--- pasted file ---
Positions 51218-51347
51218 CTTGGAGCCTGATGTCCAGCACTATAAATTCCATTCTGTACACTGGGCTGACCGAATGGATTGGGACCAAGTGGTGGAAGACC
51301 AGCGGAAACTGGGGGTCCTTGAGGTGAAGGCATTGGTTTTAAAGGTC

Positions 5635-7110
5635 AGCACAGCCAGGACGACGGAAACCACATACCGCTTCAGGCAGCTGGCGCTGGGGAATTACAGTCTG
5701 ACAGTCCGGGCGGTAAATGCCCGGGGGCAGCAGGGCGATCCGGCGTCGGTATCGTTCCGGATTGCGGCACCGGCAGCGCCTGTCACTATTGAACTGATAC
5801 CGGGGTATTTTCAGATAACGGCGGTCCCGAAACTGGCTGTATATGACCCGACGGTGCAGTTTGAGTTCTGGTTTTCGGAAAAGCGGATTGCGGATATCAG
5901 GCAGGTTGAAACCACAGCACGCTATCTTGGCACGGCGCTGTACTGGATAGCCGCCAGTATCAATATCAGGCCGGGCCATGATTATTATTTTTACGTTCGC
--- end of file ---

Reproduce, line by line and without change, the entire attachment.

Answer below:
Positions 51218-51347
51218 CTTGGAGCCTGATGTCCAGCACTATAAATTCCATTCTGTACACTGGGCTGACCGAATGGATTGGGACCAAGTGGTGGAAGACC
51301 AGCGGAAACTGGGGGTCCTTGAGGTGAAGGCATTGGTTTTAAAGGTC

Positions 5635-7110
5635 AGCACAGCCAGGACGACGGAAACCACATACCGCTTCAGGCAGCTGGCGCTGGGGAATTACAGTCTG
5701 ACAGTCCGGGCGGTAAATGCCCGGGGGCAGCAGGGCGATCCGGCGTCGGTATCGTTCCGGATTGCGGCACCGGCAGCGCCTGTCACTATTGAACTGATAC
5801 CGGGGTATTTTCAGATAACGGCGGTCCCGAAACTGGCTGTATATGACCCGACGGTGCAGTTTGAGTTCTGGTTTTCGGAAAAGCGGATTGCGGATATCAG
5901 GCAGGTTGAAACCACAGCACGCTATCTTGGCACGGCGCTGTACTGGATAGCCGCCAGTATCAATATCAGGCCGGGCCATGATTATTATTTTTACGTTCGC